Cockroaches, Whiskey Buckets, & Getting Broke: Thailand (Pt. 1)
Ok ok, I realize we’re now more than halfway through January. Don’t get your underwear in a knot – this will (probably) be the last Christmas-related post I put up here. At least until next holiday season.
I also realize that my Thailand adventure concluded more than two weeks ago. I would have written about it sooner, but what with the backlog of other stuff I wanted to get to, and with work always getting in the way, we’re just now getting around to it. I hope that’s ok with you, dear readers.
Anyway, as most of you know, I set out for Thailand on Dec. 22nd. I was to spend a couple days in Bangkok, getting a teensie flavor of this town that has quite the worldwide reputation for beauty and sleaze wrapped into one. Of course, I lived and worked for seven years in the belly of a town with a similar reputation. But I’ll just say it now – New Orleans is like the JV to Bangkok’s varsity squad. Bangkok’s so much bigger, so much stranger and seedier, and I was only there two nights. I won’t go into graphic details, but I will say this – the muffalettas and oysters are replaced with cockroaches and scorpions, and you don’t have the option in New Orleans of seeing a ping-pong show or other coital acts on stage (I didn’t partake in those in Bangkok, btw – there would just be something strange and a little creepy about going to one of those shows by myself ).
This post could be super long, or not, so we’ll just see how it goes… knowing me, I’ll talk too much and it will turn into a two-parter. I hope that’s ok.
After Bangkok, I took a very long bus ride down to a town in the south of Thailand called Krabi, where I met up with my buddy Joe. We spent the next few days on beautiful beaches in this area enjoying every single minute of sunny, relaxing goodness. But we’ll get to all that later. For now, let’s focus on my two days in Bangkok, and how exactly I found myself completely broke not once, but twice, in the span of those days.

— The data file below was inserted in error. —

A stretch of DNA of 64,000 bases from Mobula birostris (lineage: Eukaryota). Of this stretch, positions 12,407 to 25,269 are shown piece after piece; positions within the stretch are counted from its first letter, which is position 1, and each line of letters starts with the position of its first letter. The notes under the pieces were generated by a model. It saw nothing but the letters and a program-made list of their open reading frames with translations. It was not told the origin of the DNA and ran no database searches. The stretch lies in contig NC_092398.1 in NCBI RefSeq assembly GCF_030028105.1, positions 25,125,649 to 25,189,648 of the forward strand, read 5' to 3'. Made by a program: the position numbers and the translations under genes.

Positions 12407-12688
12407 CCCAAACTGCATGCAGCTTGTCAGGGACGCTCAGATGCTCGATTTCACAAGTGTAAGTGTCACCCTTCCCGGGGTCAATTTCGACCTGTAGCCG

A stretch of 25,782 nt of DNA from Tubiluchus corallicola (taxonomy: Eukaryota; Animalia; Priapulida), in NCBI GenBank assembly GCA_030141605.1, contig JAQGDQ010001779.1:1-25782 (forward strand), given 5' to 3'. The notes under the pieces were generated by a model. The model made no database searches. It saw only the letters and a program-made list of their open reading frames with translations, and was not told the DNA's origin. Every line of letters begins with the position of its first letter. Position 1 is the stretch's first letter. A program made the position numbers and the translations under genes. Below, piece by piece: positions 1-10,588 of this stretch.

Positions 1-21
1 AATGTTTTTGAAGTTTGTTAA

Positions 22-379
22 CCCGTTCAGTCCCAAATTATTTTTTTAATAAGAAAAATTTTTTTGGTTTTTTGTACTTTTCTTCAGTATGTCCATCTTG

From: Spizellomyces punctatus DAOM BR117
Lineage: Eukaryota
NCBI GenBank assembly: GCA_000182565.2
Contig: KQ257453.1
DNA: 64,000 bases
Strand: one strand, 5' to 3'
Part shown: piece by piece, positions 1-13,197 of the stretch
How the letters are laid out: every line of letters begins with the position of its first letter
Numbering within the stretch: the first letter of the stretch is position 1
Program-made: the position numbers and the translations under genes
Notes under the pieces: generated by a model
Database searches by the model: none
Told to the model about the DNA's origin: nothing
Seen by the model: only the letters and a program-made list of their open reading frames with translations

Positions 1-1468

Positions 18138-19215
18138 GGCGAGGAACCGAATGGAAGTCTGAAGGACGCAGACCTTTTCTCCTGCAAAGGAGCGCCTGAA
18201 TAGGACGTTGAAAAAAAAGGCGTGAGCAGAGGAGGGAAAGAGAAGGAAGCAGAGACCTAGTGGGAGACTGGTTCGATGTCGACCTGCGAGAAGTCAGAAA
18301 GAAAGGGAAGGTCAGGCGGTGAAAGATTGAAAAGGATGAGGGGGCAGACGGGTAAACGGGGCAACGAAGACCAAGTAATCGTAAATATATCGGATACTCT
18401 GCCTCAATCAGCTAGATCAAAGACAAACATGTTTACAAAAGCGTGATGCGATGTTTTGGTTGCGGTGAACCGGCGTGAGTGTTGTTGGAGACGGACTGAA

My flight out of Taipei was delayed – only three hours, so nothing ridiculous, but instead of landing in Bangkok at 10 pm local time, we arrived around 1 am. Needless to say, I was a bit more tired than I had planned on being once I finally passed through customs and got into my cab to take me into the city. Joe had actually stayed in Bangkok the two nights before I got there, and had already made his way down to Krabi. But he’d been nice enough to book a room for me at the place where he’d stayed; this proved quite wonderful, as I was in no mood to try to find a room in this strange, unknown city at 3 in the morning.
I drowsily watched the outskirts of Bangkok zip by, and after about 45 minutes, the cabbie dropped me off at a busy corner bustling with drunk people. “Khao San Road,” he said. I thanked him, paid, got out, and slung my pack over my shoulders. Khao San Road is the main road where backpackers stay and party in Bangkok. There are bars, clubs, ladyboys, prostitutes, and shops all up and down Khao San. It reminded me a lot of Bourbon St., actually. It’s like the Thai, backpacker version of Bourbon. I felt right at home.
My hotel was around the corner from Khao San, and I found it quickly. After some difficulty with the front desk guy, I managed to finally convince him that I was the person who had requested room 406, so it was, in fact, not occupied, because I was its occupant. I went upstairs, dropped my pack in my room, grabbed a couple hundred baht, and set out to get a few beers and enjoy the atmosphere.
Now, here’s where we get to an important detail. I didn’t bring a lot of money with me on the plane. I could have, but I figured I didn’t want to travel with a whole bunch of cash on me. I have an ATM card from my Taiwanese bank account that (in theory) works overseas, so I figured the easiest thing to do would be to just withdraw money in Thailand as I needed. Oops.
So when I dropped my pack and headed downstairs, about 800 baht (roughly $25 US) was all the cash I had. I enjoyed a couple beers that night, had a bit of breakfast in the morning, and then headed to a nearby road called Rambuttree to start my day, refreshed and excited. Decidedly low on cash, I went to the ATM. And that’s where the fun started.
There are two pin numbers that my ATM card has – a 4-digit pin for ATMs in Taiwan, and a 6-digit pin for ATMs in other countries. That morning, I did realize that I was not in Taiwan, and I entered my 6-digit pin and the amount of money I wanted to withdraw. The ATM promptly spit my card out and told me “Incomplete data.” I had no idea what that meant, but I was sure that whatever data this machine needed was indeed complete. So I put my card back in and went through the process again. Again, my card was fired back out at me, and I was told that the “data” was “incomplete.” Now I was starting to worry. I walked along Rambuttree and found another ATM. Again, “Incomplete data.”